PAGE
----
Are you Team Tofu or Team Tempeh? Or maybe you’re Team Both or Team Undecided?Regardless of which team you’re in, it’s important to know what you’re consuming so why not learn more about the classic meat alternatives - especially if you’re living plan-based as you will learn which one is more suitable for your body over the other!
The SimilaritiesTofu and tempeh are both sources of plant-based protein. How? Both are soy-based products.
While some health benefits differ, both tofu and tempeh can reduce your risk of certain cancers while simultaneously improving the health of your heart. Both contain zero cholesterol and varying amounts of sodium, potassium, magnesium, and zinc.
It’s important to note that tofu and tempeh are rich in phytoestrogens, commonly known as isoflavones. Why? Well, isoflavones are plant compounds which mimic estrogen, in terms of the chemical structure and effects. If you’re a male and unaware of what estrogen is, it’s a hormone promoting reproductive and sexual development.
With that in mind, consume both in moderation. In fact, consume any and every soy-based product in moderation, as advised by the American Cancer Society.
Team TofuOriginating from China, tofu is made from soy milk that has been thickened with a coagulant and water. It’s available in varying textures, such as firm, soft, and silken; not to mention, varying flavours.
How It Tastes: The taste of tofu is neutral, unless it’s pre-flavoured tofu. The reason for this is because tofu absorbs the flavours it’s cooked with and its consistency depends on how it’s cooked, too.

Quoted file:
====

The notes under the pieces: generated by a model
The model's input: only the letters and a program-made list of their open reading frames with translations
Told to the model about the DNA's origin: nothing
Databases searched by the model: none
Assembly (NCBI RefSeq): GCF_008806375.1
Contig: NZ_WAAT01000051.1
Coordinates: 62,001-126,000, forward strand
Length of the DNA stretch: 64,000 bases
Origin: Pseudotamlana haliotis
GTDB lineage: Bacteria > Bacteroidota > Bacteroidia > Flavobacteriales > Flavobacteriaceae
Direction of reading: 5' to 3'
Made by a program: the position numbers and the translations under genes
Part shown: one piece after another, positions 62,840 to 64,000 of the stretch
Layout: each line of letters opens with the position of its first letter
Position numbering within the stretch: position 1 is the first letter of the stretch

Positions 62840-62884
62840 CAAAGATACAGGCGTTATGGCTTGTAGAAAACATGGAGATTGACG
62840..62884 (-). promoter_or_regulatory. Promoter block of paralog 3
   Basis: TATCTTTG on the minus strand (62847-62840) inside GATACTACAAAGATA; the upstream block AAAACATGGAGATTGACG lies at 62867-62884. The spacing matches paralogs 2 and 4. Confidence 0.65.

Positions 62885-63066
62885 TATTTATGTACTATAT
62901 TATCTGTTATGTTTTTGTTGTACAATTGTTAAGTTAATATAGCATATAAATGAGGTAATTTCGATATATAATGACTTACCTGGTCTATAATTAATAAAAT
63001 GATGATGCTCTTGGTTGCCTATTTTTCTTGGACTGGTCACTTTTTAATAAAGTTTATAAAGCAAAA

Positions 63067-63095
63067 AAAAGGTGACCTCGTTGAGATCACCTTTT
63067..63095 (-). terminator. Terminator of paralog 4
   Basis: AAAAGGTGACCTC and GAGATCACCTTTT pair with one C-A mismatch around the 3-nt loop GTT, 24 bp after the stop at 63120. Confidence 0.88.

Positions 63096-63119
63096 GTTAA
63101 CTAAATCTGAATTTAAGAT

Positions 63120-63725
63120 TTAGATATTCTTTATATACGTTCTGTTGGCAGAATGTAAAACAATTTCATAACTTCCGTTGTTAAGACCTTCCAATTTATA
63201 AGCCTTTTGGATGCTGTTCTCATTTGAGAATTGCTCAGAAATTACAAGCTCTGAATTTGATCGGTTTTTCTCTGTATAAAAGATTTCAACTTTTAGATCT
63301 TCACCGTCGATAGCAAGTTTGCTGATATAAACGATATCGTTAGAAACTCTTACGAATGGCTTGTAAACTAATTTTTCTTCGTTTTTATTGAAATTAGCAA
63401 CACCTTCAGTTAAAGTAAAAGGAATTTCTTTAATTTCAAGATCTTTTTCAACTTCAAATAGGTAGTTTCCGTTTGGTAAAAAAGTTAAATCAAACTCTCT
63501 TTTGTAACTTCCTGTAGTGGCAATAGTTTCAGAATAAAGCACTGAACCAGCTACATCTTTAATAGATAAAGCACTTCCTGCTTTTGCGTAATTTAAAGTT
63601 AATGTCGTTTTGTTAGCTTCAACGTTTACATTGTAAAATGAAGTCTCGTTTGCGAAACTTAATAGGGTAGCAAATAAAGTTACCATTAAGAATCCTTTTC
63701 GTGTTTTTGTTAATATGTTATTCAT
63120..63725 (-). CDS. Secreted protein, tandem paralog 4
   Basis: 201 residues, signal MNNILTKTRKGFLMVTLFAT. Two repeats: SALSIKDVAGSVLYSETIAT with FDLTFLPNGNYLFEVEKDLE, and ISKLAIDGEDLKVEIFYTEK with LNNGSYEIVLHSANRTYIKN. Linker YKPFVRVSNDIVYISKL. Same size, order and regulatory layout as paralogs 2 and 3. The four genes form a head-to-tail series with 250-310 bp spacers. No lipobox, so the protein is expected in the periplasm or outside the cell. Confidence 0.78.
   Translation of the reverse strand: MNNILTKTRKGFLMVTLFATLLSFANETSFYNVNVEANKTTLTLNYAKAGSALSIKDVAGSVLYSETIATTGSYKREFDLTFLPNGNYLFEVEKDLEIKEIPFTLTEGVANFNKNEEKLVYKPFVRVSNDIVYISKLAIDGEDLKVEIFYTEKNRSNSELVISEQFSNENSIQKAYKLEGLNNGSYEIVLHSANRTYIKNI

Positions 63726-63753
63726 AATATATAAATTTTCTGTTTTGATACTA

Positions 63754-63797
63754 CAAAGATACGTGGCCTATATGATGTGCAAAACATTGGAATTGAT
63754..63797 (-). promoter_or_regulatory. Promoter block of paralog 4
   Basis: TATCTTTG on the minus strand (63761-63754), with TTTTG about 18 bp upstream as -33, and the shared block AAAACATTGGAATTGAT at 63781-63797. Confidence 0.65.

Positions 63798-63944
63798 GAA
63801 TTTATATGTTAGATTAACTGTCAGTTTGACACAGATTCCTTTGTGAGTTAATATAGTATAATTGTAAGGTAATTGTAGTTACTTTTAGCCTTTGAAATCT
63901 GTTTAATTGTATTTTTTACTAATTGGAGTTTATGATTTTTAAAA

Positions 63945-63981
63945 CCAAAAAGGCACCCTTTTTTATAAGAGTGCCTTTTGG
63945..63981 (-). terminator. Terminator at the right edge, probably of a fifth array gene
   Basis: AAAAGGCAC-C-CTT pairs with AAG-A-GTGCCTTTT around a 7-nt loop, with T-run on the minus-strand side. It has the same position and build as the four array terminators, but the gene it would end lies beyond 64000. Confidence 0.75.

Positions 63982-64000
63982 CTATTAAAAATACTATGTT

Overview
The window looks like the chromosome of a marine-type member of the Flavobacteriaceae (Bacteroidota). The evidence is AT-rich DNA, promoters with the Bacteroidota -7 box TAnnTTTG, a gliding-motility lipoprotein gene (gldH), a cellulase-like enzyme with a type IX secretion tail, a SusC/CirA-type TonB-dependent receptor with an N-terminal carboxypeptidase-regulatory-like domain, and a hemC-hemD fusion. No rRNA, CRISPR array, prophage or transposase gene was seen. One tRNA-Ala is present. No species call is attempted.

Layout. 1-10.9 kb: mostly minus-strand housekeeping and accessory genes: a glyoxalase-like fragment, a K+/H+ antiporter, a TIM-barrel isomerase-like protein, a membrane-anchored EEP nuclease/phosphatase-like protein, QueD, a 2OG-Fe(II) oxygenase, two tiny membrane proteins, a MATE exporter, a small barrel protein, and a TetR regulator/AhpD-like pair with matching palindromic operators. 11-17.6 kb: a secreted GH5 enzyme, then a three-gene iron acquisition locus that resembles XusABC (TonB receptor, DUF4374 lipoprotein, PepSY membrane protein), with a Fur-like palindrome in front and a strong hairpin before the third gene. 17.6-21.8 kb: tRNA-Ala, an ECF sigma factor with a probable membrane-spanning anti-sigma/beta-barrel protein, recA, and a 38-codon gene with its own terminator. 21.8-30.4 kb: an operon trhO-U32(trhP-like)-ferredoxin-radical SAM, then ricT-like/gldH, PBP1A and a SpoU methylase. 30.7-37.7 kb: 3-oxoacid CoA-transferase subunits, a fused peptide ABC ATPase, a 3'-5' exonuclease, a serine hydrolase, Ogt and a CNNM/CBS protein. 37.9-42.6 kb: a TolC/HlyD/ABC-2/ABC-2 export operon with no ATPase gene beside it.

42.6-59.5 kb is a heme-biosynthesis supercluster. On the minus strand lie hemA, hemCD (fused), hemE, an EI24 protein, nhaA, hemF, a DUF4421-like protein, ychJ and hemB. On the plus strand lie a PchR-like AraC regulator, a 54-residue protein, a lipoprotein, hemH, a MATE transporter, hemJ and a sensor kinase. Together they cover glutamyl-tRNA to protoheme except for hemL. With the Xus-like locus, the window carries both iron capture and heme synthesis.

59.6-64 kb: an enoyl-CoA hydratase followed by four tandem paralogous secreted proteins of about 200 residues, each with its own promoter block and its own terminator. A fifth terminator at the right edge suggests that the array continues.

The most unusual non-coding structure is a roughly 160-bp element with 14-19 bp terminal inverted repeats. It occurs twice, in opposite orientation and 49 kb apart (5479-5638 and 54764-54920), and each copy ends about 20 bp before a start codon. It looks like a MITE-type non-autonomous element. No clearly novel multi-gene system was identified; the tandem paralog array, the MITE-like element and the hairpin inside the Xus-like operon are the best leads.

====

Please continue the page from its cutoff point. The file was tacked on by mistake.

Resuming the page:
Why Tofu Over Tempeh: If processed with calcium sulfate, which it normally is, tofu can help boost your calcium levels. Tofu actually boasts double the amount of calcium found in tempeh - sometimes even more than double! If you’re low in iron instead of calcium, know that tofu also consists of considerable amounts of iron. In comparison to tempeh, tofu has fewer calories.
Team TempehOriginating from Indonesia, tempeh is made by fermenting soy then pressing that fermented soy into a firm block. Usually, protein is added into the production process, such as legumes, seeds, nuts, and even whole-grains. So if you’re celiac, always read the ingredients as some variations may contain gluten but normally, quinoa or brown rice is added.
How It Tastes: The taste of tempeh is earthy, similar to nuts, and sometimes the consistency can even be chewy.
Why Tempeh Over Tofu: As tempeh is fermented it has prebiotics. If you’re new to the term, all you need to know is that prebiotics promote a healthy digestive tract through the growth of healthy bacteria. If you’re looking to regulate your bowel movements then tempeh should be your go-to! As mentioned, tempeh is made with more than just soy milk so it’s significantly higher in protein and fiber.
As always, flavoured tofu or tempeh can entail unnecessarily high amounts of sugar, salt, preservatives, additives, and of course, flavourings. If you usually don’t read ingredients now would be the time to start as you want to avoid any nasty add-ons, especially during a time when a good immune system is all the rage.